Ever since lab grown diamonds stepped away from their dull-brown industrial origins and into glittering light of fine jewellery, things have been tense between their supporters and the establishment behind natural mined diamonds.
In 2018, the US Federal Trade Commission revised its definition of diamonds and imposed new rules on the jewellery trade, rules that became adopted globally – a diamond is a diamond, no matter how it was forged. From that moment, what is now the Natural Diamond Council established the official party line: “Crafted by nature over millions of years, natural diamonds are inherently valuable, rare and precious.” The implication was that lab grown diamonds were cheap substitutes made in a factory with no value aside from their cost of production.
It was a noble position, but it disregarded one key factor: if it shines like a diamond and it is a diamond, most customers aren’t really going to care where it comes from.
In the early days after this rule-change, the big luxury brands – the ones with the most to lose, including Bulgari, Cartier and Tiffany – stood and defended the natural diamond line.
But times changes everything – not least carbon into diamonds. LVMH Luxury Ventures, the mega-stable of luxury brands (which now owns Tiffany) has just completed a USD $90 million investment round in an Israel-based lab grown diamond company named Lusix. Lusix is the lab grown diamond industry’s first 100 percent solar-powered diamond producer.
It markets its gems under the “Sun Grown Diamond” brand. It produces clear and custom-coloured rough and is one of the industry’s leading producers of premium quality diamond. The $90 million investment by LVMH will be used to bring a second 100 percent solar-powered facility online in the next few months.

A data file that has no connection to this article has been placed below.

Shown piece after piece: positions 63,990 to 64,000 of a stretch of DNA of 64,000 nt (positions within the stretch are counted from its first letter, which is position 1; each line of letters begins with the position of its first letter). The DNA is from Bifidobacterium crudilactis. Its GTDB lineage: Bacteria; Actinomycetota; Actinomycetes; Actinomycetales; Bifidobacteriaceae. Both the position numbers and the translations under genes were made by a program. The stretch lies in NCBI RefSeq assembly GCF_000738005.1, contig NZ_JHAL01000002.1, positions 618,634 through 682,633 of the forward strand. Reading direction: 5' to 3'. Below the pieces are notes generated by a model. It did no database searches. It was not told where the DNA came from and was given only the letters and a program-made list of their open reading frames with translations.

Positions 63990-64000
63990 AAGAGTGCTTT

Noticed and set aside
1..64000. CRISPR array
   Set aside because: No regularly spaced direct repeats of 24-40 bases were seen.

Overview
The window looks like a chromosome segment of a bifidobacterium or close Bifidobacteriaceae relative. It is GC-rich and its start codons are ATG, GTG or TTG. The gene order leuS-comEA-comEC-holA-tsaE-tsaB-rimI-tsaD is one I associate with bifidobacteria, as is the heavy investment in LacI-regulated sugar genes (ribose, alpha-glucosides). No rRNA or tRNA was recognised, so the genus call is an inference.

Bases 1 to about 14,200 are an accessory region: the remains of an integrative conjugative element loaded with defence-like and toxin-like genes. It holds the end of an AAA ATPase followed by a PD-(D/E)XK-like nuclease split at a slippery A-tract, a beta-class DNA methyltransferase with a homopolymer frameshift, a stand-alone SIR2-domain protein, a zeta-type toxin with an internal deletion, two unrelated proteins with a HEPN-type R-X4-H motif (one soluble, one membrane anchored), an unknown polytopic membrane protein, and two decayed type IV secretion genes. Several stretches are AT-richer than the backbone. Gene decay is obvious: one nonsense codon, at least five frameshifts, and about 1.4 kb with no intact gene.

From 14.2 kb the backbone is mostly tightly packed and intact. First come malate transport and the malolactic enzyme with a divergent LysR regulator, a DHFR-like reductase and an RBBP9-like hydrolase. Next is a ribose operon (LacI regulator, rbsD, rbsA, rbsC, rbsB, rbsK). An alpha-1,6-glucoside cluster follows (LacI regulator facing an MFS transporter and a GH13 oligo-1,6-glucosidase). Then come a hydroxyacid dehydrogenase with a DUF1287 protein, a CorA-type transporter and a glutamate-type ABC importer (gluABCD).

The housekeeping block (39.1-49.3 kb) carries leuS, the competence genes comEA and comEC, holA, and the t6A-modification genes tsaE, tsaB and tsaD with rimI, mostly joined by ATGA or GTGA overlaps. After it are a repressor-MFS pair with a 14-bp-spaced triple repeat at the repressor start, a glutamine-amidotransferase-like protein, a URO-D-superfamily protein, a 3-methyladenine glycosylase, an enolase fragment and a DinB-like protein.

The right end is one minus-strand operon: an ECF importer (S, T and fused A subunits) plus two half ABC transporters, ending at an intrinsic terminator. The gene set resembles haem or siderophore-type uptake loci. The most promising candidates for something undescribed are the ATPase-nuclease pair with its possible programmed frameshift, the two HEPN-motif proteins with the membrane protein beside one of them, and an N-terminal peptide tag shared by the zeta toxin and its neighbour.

The fact that LVMH has taken such a prominent stance in the lab grown field increases the likelihood that the lab grown market will accelerate even faster than many expected. As it stands, the entire lab grown diamond industry is estimated at just under USD $6 billion and even before this announcement, according to Forbes, was predicted to double in size by 2025.
LVMH chairman and chief executive, Bernard Arnault, recently surpassed Amazon’s founder Jeff Bezos to become the world’s richest person with an estimated net worth of around USD $186.3 billion, according to Forbes. Arnault has made his fortune via a series of astute takeovers of luxury companies and then ensuring those brands stay at the cutting edge of trends and fashions.
Despite some LVMH brands holding out on lab grown diamonds (Tiffany and Bulgari), others have dived in wholeheartedly. Tag Heuer’s recent lab grown diamond watch, the Carrera Plasma, was made with diamonds created by Lusix. Tag Heuer’s CEO is Frederic Arnault, Bernard’s son and a Millennial with a keen eye for appeals to a younger customer.
The owner of Lusix, Israeli billionaire Benny Landa, was at JCK Las Vegas in June and was asked if he expected other brands in the LVMH stable to use his diamonds.
Landa remained coy but his answer should give many something to ponder. “I cannot speak on behalf of LVMH, but I would ask myself why would a luxury brand make such an investment. There are obviously very good reasons,” he said.
The issue remains about choice – and lab grown diamonds are an attractive choice to the next generation of luxury consumers. Natural diamonds have environmental and social challenges to overcome that ‘renewable’ and ‘sun grown’ diamonds can bypass. Not to mention, a bigger, brighter, cheaper diamond is often the choice everyone wants.